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Welcome to CBE’s Library

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Seventeen essays explore how the biblical Miriam, Mary the mother of Jesus, Mary of Bethany, and Mary Magdalene were portrayed in the early Christian era, also touching on Jewish and Muslim interpretations.

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The Beguines represented a broad spectrum of women of differing backgrounds who gave their lives and means to help the destitute, the ill, the downtrodden, and the homeless. Laura Swan’s history of the Beguines is the first good complete treatment of the Beguines that this reviewer has ever seen.

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Answering his title question in the affirmative, Giles forcefully argues that “headship teaching can encourage and legitimate domestic abuse and it must be abandoned if domestic abuse is to be effectively countered in our churches.”

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Academic

Andrew Bartlett’s Men and Women in Christ is a tremendously helpful contribution to the debate that rages in evangelicalism over the “roles” of women.

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Jamie Janosz, in her clearly written and carefully interpreted profile of eight nineteenth- and twentieth-century female Christians, explores the triumphs and hardships of these women.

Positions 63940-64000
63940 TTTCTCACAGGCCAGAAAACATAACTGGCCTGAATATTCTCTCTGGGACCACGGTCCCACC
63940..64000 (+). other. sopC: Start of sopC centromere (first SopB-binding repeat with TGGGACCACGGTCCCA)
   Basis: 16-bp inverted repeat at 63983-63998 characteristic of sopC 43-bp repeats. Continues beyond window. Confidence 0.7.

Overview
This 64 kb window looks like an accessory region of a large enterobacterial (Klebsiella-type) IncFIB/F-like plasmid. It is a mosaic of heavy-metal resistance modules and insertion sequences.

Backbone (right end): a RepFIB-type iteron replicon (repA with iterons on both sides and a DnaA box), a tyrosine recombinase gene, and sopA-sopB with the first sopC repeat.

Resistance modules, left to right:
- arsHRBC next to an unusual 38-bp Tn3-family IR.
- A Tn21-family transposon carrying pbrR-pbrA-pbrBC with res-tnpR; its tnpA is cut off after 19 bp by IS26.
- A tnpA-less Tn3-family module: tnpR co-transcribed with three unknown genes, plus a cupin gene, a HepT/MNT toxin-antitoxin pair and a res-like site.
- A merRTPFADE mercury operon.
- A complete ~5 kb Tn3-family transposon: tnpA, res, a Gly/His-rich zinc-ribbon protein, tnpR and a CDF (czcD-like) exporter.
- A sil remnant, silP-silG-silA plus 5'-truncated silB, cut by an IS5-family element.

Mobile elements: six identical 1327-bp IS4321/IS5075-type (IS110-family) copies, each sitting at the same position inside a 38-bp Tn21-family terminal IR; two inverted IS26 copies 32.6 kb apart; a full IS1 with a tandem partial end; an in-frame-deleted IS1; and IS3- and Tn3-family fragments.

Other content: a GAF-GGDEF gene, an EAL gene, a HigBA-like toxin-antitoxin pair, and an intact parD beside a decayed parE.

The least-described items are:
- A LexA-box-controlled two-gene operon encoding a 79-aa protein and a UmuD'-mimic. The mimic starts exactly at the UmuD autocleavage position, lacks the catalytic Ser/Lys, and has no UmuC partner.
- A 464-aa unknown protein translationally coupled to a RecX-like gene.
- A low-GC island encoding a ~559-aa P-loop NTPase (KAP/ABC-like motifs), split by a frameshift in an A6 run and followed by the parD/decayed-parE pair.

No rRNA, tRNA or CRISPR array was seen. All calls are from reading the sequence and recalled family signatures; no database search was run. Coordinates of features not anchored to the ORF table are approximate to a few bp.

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In The Making of Biblical Womanhood: How the Subjugation of Women Became Gospel Truth, Beth Allison Barr shares her personal story of rejecting complementarian views on male headship and female submission.

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Mystics and Misfits contains encouragement to lean deeper into relationship with God, going beyond intellectual assent and rational belief, into profound transformation by his love.

 

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Paula Gooder presents an imaginative telling of the life and ministry of Phoebe. She states that her purpose in writing this story is not simply to provide an entertaining novel, but also to inform readers of the reality behind the NT text.

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The purposes of the book are to provide a general introduction to evangelicalism and offer a global survey of the topic.

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Tennis does not defend patriarchy. Neither does she defend efforts to rid God of "maleness." Rather, she presents God the Father as a model for earthly fathers.

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